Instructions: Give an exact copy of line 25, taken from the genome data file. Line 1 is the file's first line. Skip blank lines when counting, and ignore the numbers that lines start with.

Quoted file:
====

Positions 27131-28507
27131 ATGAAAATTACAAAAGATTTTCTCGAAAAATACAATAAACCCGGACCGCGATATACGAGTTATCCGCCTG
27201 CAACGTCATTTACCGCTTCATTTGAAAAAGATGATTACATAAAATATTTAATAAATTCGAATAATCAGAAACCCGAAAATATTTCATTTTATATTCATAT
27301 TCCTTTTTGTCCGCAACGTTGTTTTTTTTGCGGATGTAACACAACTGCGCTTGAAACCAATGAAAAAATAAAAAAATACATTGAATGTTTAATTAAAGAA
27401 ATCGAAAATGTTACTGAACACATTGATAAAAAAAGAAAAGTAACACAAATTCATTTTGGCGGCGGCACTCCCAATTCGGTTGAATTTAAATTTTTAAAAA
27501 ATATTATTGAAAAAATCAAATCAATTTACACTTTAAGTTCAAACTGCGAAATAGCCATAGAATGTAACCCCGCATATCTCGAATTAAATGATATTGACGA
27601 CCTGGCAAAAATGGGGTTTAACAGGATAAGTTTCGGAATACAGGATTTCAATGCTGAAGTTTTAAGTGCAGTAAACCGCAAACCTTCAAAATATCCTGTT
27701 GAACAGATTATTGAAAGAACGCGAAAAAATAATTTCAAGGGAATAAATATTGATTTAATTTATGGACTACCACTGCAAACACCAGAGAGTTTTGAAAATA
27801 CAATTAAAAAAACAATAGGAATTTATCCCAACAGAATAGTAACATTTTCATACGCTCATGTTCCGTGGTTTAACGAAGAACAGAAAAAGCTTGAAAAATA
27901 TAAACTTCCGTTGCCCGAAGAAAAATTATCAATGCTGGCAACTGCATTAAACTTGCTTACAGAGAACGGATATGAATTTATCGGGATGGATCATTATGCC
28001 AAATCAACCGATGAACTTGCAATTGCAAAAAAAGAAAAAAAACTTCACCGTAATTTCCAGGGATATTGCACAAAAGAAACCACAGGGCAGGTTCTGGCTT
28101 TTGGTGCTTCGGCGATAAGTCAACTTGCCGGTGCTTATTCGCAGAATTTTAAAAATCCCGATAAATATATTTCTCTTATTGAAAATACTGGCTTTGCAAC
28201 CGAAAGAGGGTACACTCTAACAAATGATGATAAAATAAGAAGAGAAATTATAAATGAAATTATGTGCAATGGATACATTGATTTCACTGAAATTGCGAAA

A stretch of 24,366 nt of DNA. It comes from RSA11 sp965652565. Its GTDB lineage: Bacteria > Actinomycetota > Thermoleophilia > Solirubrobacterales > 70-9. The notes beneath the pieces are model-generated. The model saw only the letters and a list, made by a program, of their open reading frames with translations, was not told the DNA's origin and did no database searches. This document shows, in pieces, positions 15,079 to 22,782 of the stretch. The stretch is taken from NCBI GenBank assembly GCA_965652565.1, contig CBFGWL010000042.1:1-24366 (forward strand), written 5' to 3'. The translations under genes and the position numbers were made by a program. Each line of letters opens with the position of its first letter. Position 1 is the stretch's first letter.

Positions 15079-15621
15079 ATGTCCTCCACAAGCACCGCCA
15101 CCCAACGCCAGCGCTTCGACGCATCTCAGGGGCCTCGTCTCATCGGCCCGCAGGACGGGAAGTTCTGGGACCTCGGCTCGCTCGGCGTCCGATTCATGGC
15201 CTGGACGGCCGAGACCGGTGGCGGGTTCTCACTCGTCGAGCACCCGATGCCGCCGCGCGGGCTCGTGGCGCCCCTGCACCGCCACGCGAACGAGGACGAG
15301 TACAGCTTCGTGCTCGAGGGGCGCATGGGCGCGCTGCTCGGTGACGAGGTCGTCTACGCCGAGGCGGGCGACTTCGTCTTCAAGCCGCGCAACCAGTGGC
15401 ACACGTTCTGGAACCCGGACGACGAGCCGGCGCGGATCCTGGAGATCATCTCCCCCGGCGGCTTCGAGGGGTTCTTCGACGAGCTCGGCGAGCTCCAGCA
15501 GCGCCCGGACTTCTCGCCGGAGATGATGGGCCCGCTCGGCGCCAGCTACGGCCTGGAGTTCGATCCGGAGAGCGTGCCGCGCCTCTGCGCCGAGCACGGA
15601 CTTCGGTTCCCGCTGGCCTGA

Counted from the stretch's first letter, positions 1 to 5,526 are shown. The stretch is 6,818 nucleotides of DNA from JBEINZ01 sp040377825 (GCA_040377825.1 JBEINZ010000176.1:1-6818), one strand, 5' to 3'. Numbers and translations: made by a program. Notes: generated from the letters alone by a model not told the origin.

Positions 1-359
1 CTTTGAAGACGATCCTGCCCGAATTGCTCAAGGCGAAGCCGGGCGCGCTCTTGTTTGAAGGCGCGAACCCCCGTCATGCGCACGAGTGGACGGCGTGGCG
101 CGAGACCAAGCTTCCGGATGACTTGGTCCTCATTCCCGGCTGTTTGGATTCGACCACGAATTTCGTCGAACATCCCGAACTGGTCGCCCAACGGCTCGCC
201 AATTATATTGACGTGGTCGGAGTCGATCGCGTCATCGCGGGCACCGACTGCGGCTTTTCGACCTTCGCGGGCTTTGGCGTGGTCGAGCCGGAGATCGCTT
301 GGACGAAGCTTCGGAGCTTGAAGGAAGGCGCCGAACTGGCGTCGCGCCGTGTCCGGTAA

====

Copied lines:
1 CTTTGAAGACGATCCTGCCCGAATTGCTCAAGGCGAAGCCGGGCGCGCTCTTGTTTGAAGGCGCGAACCCCCGTCATGCGCACGAGTGGACGGCGTGGCG